The Boy at the Gate : a review of the memoirs of Danny Ellis

By Noel Howard

December 15    2012



Noel Howard began his career as a teacher before becoming a childcare worker in the Irish juvenile justice system in Dublin in 1973 and latterly with the HSE (Health Service Executive). He retired as Deputy Director of St. Joseph’s School, Ferryhouse, Clonmel, Co. Tipperary in 2008. Currently, he is the co-ordinator of the IASCW (Irish Association of Social Care Workers) and edits the association’s publications including its Journal, Curam.

The Boy at the Gate

Review : The Boy at the Gate by Danny Ellis, published by Transworld Books, 2012.

In the December 2011 issue of the goodenoughcaring Journal I got an opportunity to write about 800 Voices, a CD by Danny Ellis who spent some of his early years in the Artane Industrial School, Dublin. Artane is synonymous with much of what was wrong in the Irish industrial school system. It is one of the schools which gets much attention in the Commission to Inquire into Child Abuse (2009), more commonly known as the Ryan Report. 800 Voices has now been followed up by a book which in its content and tenor reflects and develops much of what is so eloquently and poignantly evident in the songs Danny sings on the CD. Some reviewers have suggested that listening to the music and reading the book complement each other perfectly.

The Boy at the Gate differs from many of the memoirs written about life in the Irish industrial school system in that understandable and legitimate elements of bitterness and resentment are absent. Is this due to the author’s personality or the level of success or not that he has been able to bring over time to putting the past in its place? One suspects that it’s a bit of both. What is clear however is that he acknowledges where music and significant relationships played such an important part in getting to a stage where elements of the past have been understood, reflected on and largely put in their place.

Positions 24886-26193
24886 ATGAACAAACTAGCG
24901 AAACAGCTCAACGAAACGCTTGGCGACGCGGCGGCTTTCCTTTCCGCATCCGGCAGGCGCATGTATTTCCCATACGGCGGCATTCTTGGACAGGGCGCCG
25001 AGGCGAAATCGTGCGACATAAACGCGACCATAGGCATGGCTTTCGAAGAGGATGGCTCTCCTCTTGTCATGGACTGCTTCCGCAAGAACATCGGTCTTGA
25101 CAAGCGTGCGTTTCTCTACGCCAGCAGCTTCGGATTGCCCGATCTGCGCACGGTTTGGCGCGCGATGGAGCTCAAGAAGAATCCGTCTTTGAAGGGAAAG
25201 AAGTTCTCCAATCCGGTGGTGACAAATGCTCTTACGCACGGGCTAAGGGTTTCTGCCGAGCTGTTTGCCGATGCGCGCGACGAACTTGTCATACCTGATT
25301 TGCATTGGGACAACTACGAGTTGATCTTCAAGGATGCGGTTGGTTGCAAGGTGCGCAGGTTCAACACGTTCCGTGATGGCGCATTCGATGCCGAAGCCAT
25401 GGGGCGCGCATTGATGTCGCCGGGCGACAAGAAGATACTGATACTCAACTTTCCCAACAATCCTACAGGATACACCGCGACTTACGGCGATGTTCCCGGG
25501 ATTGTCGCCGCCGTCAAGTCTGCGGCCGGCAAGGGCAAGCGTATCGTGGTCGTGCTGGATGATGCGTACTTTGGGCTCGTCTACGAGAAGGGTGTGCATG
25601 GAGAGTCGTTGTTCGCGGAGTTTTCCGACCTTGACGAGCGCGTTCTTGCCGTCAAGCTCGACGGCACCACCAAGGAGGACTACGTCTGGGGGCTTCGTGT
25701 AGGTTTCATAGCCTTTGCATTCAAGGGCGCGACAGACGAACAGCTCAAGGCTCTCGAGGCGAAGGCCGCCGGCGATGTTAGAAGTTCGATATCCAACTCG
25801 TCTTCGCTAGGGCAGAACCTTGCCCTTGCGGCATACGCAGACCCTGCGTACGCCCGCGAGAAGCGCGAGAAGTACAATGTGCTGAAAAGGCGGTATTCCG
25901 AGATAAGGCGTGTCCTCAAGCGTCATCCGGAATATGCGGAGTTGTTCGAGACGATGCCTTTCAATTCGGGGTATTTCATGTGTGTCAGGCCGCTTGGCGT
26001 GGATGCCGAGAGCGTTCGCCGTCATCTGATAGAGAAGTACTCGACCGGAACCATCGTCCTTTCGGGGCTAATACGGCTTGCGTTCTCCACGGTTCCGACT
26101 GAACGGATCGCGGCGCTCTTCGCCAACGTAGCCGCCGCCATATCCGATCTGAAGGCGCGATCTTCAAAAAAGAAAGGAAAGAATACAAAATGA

The reader is gradually drawn into the life of the author prior to and from his first introduction to the harsh realities of 1950s Artane and the layered, sub-cultural ramifications of daily life. He suffered, like the hundreds of others, from neglect, physical and emotional abuse. One of the more interesting, honest and brave aspects of this autobiography is that there is little reference to sexual abuse. There is a fleeting, humorous reference to it in the context of a conversation Danny and his wife, Liz, had at one stage. But,be clear. Sexual abuse, according to the Ryan Report “was a chronic problem in Artane” and…”there was a significant amount of predatory sexual behaviour by bigger boys on smaller, vulnerable ones…” (Ryan Report 2009 Vol 1 7.549 [1] [4]). Danny Ellis could, in my view, have attempted to draw the whole area of sexual abuse or “badness” as it was referred to in Artane into his story as, like many other boys, he was aware of it in the way children are without quite understanding it. It is to his credit that he is true to himself and desists from exploiting something just for the sake of sensationalism.

Gradually emerging also as the story unfolds is how he comes to see Artane as a place he understands to a degree and can identify with more than with his family and the odd security this gave him. His relationship – or lack of – with his father and mother are heartbreakingly poignant in places with his image as a child of what both might be and should shattered in no uncertain terms.

“In Artane the blessing of music touched my soul,” he says early in the book. Ultimately, music and his relationship with his wife were his saviour in terms of challenging the past, agonising over it, accepting it and finally putting it its place. The Artane Boys Band was synonymous with church, state, sporting and cultural occasions in Ireland but few outsiders on such occasions had any idea of or, who knows, chose to ignore the institutional regime in which the boys lived.